Technology offerings are diverse, and can, depending on what they are, be comparable to a sale of goods agreement, a services agreement, a consultancy agreement, a licensing agreement, or even a combination of the above. A technology offering that is software-based, for example, may be an awkward fit for a standard construction subcontract – not least because the provisions as to programme can become irrelevant, while the appropriate warranties for the software are missing.
The same is also true of hardware offerings. Some hardware – such as the supply and installation of pre-fab units – may fit into the framework of traditional construction subcontracts relatively well. However, hardware that is designed to collect site information – for example, sensors – sometimes do not rely heavily on the use of programmes as they are designed to function continuously, and require additional attention to service levels and uptime if they come with a cloud-based component for analysing the information collected.
The selection of an appropriate form of contract in the first place is therefore important for minimising transactional costs and ensuring a speedy and efficient negotiation. We recommend that parties consider this issue at the beginning of any collaboration between the infrastructure and technology sectors.
As our survey found, the issue of cybersecurity is a significant concern for businesses in the infrastructure sector that are looking to embrace new technology. This is prudent, as cybersecurity should undoubtedly be one of the top priorities of any organisation, regardless of what sector they operate in.
It can also be difficult to navigate the plethora of data protection laws around the world. Frameworks include the EU’s General Data Protection Regulation, Hong Kong’s Personal Data (Privacy) Ordinance and China’s Cybersecurity Law, and some of the laws have extraterritorial application.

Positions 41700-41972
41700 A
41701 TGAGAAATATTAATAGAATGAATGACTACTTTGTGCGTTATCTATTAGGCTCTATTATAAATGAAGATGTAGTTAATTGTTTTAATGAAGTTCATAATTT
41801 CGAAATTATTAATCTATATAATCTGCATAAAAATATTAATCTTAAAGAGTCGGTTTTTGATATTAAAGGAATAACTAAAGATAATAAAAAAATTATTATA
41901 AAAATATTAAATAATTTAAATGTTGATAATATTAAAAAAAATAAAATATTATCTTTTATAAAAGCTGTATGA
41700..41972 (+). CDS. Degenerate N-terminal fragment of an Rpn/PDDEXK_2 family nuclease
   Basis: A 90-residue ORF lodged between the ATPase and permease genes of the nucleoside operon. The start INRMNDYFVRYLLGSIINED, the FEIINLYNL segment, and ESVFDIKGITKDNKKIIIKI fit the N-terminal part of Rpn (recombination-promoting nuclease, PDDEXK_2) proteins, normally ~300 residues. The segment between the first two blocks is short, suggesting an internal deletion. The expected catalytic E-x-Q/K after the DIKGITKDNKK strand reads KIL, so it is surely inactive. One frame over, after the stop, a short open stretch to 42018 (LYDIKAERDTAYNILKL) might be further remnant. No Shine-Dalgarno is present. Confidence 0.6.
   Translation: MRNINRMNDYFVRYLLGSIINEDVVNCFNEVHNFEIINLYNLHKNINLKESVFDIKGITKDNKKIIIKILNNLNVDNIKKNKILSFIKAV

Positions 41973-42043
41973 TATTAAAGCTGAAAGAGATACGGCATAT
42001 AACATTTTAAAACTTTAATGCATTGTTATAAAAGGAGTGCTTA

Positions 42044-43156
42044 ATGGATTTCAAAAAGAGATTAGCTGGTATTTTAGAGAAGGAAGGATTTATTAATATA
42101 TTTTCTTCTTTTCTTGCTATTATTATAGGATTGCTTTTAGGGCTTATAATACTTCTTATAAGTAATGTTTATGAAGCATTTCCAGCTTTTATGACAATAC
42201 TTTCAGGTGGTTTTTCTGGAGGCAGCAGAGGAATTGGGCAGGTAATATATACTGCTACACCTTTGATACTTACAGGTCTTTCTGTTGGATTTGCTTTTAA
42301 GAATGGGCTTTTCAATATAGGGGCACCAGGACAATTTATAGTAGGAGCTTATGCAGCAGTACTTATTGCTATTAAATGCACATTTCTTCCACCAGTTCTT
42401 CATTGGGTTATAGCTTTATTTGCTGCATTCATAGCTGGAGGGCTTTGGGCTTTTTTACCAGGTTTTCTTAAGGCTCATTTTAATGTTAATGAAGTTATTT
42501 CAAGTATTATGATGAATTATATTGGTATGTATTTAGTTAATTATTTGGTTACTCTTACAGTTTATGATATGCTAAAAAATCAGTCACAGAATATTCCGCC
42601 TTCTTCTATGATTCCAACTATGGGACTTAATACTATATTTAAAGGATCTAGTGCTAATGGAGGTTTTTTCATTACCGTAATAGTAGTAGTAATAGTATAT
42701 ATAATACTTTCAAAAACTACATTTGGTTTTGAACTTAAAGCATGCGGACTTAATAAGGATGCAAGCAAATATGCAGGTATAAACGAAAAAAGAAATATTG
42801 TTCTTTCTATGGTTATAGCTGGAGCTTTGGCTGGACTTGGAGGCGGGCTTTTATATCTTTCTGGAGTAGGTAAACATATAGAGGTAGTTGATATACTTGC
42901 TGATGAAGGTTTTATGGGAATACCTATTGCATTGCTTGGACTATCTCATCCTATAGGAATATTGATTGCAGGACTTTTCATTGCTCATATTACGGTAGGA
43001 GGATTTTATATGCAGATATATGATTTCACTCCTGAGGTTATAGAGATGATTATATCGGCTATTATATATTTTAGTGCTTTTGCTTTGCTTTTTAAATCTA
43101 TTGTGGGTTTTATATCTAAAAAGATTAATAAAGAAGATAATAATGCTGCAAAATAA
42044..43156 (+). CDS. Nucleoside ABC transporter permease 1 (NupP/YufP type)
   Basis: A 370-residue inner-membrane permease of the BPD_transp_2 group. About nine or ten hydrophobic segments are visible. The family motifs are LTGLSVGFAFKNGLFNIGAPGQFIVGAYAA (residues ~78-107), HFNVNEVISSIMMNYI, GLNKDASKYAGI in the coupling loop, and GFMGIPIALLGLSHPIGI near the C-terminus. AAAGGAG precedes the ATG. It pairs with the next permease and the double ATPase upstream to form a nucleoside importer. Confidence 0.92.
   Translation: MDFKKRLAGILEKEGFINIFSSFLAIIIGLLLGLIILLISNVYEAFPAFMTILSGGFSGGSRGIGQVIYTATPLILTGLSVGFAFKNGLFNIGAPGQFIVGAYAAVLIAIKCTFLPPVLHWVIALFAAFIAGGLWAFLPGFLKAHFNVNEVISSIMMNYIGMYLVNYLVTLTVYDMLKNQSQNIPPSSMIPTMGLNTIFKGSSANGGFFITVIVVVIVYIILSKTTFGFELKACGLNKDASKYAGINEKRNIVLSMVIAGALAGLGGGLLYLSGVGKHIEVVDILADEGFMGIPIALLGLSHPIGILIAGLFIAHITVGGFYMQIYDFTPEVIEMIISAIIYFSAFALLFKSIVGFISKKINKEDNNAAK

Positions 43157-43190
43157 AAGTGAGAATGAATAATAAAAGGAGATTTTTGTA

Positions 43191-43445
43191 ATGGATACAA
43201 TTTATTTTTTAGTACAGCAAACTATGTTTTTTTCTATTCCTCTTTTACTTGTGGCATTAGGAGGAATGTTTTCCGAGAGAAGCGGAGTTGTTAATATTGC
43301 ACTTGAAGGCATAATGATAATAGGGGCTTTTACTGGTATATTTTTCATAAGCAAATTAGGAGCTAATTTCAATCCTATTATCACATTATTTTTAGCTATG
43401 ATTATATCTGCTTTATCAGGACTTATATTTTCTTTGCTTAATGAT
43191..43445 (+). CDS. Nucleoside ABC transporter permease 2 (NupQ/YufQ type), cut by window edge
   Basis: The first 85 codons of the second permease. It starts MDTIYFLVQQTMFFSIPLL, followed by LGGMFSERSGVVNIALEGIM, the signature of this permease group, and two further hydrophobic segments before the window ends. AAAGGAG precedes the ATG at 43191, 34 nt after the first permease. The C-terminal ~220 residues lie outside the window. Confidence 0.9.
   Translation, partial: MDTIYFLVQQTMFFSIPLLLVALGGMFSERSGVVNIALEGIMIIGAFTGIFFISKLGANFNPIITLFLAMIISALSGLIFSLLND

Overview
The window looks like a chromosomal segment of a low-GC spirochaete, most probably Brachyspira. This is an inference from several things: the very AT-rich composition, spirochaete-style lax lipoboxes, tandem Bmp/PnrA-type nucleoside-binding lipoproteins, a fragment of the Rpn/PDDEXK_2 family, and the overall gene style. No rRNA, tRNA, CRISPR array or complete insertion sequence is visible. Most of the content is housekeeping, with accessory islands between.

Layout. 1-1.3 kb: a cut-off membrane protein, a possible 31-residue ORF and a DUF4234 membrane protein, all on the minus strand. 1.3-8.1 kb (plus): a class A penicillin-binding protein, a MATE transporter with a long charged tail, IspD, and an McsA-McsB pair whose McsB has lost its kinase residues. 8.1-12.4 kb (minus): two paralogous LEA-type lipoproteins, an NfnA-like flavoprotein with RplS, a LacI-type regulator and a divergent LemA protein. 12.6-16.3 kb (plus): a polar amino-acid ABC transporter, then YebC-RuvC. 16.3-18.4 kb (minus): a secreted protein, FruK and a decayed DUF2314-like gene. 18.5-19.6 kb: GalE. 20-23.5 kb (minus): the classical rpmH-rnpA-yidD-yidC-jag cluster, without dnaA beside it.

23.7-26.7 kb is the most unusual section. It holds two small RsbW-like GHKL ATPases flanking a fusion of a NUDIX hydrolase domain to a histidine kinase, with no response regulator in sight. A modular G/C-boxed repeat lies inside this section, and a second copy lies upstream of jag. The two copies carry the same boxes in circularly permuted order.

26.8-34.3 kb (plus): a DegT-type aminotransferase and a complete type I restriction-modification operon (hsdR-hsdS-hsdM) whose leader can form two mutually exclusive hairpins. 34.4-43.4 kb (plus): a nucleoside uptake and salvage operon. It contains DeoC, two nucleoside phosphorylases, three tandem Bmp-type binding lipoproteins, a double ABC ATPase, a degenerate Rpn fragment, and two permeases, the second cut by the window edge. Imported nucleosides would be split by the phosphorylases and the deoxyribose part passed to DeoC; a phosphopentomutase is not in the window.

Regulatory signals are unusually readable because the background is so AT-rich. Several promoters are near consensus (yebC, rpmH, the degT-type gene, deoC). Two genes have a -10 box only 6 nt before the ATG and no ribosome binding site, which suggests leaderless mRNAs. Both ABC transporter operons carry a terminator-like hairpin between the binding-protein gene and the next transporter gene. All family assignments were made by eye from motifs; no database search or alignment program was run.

Data protection laws are usually applicable where there is collection of personal data specifically – China's Cybersecurity Law could be an exception to this – and not just any information. Records that deal only with plant and material, for example, do not involve personal data if they do not identify any persons in the records. As such, subject to the specifics of each project and the data that is being collected, not all applications of data in the construction sector necessarily attracts the application of data protection laws.
Where personal data has the potential to be collected on a large-scale - for example in infrastructure operations and maintenance contracts – there may also be methods to anonymise and aggregate the personal data by design so that it is only processed minimally, if at all. This is good practice in any event and can contribute towards decreasing the likelihood and impact of a data breach.
Cybersecurity is a matter of risk allocation as well as compliance. A contractor may well wish to seek assistance from a technology company and allocate some responsibilities to them for dealing with cybersecurity matters – after all, the Abrahamson principles suggest that a party most able to manage a risk should be the party to bear it, and cybersecurity is often within the domain and expertise of technology companies. This can be done, for example, via the inclusion of detailed data processing provisions in a contract. Such provisions, whilst rarely seen in construction contracts, are reasonably common in technology contracts.
Cybersecurity and data protection are complex topics. How best to address them is dependant on the facts of each case. Solutions for each project can be tailored to ensure personal data is used minimally, sensibly and legally.
Although there remain barriers to the digital transformation of infrastructure, they are not as monolithic as they seem and solutions are within reach.
Innovation is not simply a matter of introducing new technologies. It also includes new ways of working and thinking, and writing contracts and managing projects too, which help us do things better.